Trauma & Melodrama: Emotions in the Public Sphere

13th Annual CMS Graduate Student Conference
Friday, April 21, 2017 - 12:00am to Saturday, April 22, 2017 - 12:00am

Memory. Suffering. Upheaval. Displacement. The language of personal and political trauma is routinely also the language of melodrama. As a diverse set of filmic, televisual, and theatrical practices, melodrama expresses the constraints and possibilities of individuals and societies as they mediate between private and public spheres, engage with moral oppositions and ambiguities, and succeed or fail at communicating emotion, pain, and desire. This conference explores varied accounts of how melodramatic structures make trauma present—to a screen subject, a filmmaker, an audience, or a national public. How and why does emotion become public in the world, on the screen, and across spectatorial contexts? How do stylization and performance condition a person’s encounter with the traumatic event, the camera, and the screen?

The conference begins on April 21 with opening remarks by Tom Gunning, Professor of Cinema and Media Studies at the University of Chicago, and a keynote address by Elisabeth Anker, Associate Professor of American Studies and Political Science at The George Washington University. Professor Anker’s research and teaching interests are at the intersection of political theory, critical theory, cultural analysis, and media studies. Her book Orgies of Feeling: Melodrama and the Politics of Freedom (Duke, 2014) examines the role of melodrama in American politics as a powerful political discourse that intensifies suffering and galvanizes national sentiment to legitimate state violence. A curated screening of short films and clips will accompany Prof. Anker’s address.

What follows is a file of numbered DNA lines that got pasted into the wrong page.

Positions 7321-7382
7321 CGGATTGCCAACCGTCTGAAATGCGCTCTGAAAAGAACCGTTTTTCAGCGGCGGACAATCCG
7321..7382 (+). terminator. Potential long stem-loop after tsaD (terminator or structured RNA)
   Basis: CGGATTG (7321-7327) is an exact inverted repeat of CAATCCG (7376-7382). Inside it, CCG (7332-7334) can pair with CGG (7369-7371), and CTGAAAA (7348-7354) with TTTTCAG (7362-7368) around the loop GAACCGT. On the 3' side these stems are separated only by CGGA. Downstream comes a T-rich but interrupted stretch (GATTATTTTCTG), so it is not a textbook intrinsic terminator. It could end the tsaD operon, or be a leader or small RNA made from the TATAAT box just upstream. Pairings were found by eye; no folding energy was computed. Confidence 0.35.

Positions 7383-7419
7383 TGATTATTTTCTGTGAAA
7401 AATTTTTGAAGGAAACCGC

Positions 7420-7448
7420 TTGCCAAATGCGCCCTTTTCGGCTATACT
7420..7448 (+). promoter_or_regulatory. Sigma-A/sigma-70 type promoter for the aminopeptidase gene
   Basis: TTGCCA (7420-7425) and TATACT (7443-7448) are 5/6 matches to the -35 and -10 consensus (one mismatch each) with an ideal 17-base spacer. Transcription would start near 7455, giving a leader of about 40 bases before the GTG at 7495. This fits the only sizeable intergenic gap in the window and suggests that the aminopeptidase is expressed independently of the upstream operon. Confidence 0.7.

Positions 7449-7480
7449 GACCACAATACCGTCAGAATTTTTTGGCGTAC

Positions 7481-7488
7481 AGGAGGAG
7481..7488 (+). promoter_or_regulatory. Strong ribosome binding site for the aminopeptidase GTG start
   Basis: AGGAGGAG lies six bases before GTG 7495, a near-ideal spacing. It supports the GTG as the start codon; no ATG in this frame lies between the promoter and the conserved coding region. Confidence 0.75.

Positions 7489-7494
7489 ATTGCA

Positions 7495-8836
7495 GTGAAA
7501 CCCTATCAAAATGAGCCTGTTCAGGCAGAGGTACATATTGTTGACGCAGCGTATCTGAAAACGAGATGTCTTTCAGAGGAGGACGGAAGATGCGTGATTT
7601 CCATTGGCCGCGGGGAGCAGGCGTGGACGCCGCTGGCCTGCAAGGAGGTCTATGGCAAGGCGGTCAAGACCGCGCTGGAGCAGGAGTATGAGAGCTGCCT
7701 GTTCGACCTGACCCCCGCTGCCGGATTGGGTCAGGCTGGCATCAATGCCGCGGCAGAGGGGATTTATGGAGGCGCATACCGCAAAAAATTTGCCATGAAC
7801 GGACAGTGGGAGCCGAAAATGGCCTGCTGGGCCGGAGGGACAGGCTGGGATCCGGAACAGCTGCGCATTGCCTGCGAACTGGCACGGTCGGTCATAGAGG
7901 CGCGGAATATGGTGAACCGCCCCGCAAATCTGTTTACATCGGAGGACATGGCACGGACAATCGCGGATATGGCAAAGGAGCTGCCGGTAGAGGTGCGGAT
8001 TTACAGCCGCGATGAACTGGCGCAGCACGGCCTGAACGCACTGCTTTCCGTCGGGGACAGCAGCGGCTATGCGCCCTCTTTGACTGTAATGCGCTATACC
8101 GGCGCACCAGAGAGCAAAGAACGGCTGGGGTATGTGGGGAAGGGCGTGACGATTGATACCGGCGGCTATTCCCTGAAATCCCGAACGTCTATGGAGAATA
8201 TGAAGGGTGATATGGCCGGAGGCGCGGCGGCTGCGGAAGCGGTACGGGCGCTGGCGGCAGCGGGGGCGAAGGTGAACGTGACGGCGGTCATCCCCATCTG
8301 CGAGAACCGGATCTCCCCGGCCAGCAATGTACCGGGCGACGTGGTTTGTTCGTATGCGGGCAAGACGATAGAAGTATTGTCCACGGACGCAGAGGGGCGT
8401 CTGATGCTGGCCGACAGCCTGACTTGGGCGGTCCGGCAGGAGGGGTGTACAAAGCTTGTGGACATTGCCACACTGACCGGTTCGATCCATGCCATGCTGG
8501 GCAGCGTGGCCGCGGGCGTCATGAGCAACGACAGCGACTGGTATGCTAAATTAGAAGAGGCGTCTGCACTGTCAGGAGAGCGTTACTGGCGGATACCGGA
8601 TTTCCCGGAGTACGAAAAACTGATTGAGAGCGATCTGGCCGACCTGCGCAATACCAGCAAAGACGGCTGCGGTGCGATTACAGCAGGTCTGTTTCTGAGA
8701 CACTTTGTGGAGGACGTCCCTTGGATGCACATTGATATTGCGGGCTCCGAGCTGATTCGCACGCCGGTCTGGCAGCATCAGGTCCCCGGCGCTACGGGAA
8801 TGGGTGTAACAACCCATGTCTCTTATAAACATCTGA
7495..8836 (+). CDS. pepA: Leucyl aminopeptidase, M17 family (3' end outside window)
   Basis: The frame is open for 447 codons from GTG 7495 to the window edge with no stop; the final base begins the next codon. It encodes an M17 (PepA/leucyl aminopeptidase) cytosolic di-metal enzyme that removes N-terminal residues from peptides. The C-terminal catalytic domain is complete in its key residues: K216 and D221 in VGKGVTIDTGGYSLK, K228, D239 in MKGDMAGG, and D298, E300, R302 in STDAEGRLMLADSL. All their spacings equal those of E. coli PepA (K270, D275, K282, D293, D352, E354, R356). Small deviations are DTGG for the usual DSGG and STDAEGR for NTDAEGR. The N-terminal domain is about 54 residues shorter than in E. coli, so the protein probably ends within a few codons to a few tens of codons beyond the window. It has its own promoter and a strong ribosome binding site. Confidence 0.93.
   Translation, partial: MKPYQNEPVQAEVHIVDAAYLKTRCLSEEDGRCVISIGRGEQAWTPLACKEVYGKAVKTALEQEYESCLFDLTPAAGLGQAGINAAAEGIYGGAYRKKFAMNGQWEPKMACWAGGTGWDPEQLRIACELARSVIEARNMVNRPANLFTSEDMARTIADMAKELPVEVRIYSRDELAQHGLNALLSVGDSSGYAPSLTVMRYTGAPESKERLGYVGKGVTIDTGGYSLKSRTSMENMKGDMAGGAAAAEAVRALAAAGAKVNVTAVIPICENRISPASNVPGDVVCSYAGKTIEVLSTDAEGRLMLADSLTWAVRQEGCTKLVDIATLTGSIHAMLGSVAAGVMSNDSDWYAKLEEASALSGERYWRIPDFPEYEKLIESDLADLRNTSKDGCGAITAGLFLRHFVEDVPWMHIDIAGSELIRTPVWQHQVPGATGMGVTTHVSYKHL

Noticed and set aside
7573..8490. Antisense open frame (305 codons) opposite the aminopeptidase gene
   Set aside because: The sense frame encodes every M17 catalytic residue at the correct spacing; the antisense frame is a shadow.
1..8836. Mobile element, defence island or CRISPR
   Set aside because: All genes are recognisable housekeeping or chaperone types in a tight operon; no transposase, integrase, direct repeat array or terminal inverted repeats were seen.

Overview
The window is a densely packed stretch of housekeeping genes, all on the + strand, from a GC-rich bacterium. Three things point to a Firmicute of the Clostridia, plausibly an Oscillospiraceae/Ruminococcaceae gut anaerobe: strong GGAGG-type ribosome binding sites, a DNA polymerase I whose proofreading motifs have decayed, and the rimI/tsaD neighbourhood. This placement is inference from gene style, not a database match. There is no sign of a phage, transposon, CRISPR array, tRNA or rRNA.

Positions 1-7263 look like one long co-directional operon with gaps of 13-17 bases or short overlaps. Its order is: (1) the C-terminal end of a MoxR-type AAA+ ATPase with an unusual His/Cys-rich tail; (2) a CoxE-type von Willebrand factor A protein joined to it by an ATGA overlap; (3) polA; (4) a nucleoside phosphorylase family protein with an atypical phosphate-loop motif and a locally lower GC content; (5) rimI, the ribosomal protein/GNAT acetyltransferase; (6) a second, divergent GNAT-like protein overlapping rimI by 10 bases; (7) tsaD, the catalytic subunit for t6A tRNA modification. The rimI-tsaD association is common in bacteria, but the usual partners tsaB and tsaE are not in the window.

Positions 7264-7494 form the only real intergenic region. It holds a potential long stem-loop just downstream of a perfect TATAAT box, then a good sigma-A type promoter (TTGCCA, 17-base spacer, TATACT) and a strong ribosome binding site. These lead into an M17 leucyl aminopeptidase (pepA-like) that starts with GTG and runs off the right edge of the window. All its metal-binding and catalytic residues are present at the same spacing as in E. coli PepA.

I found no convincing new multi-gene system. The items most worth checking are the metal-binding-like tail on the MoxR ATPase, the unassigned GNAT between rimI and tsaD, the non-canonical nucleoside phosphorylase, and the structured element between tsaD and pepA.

Graduate student panels on April 22 address contemporary global political phenomena with their attendant issues of the representations of race, gender, sexuality, and nation; melodramatic techniques and forms, ranging from video-game mise-en-scène to song and dance aesthetics in commercial Indian cinema; and contemporary documentaries that employ melodramatic and poetic registers. The conference will conclude with a roundtable discussion involving Professor Anker and faculty members from the University of Chicago.

For complete conference schedule, please visit The conference is organized by Tyler Schroeder, Tien-Tien Jong, and A.P. Pettinelli, and is co-sponsored by the Department of Cinema and Media Studies, the Film Studies Center, and the Franke Institute for the Humanities.

Two public screenings are also associated with the conference: Mamma Roma (Apr. 14) and He Who Gets Slapped (May 19).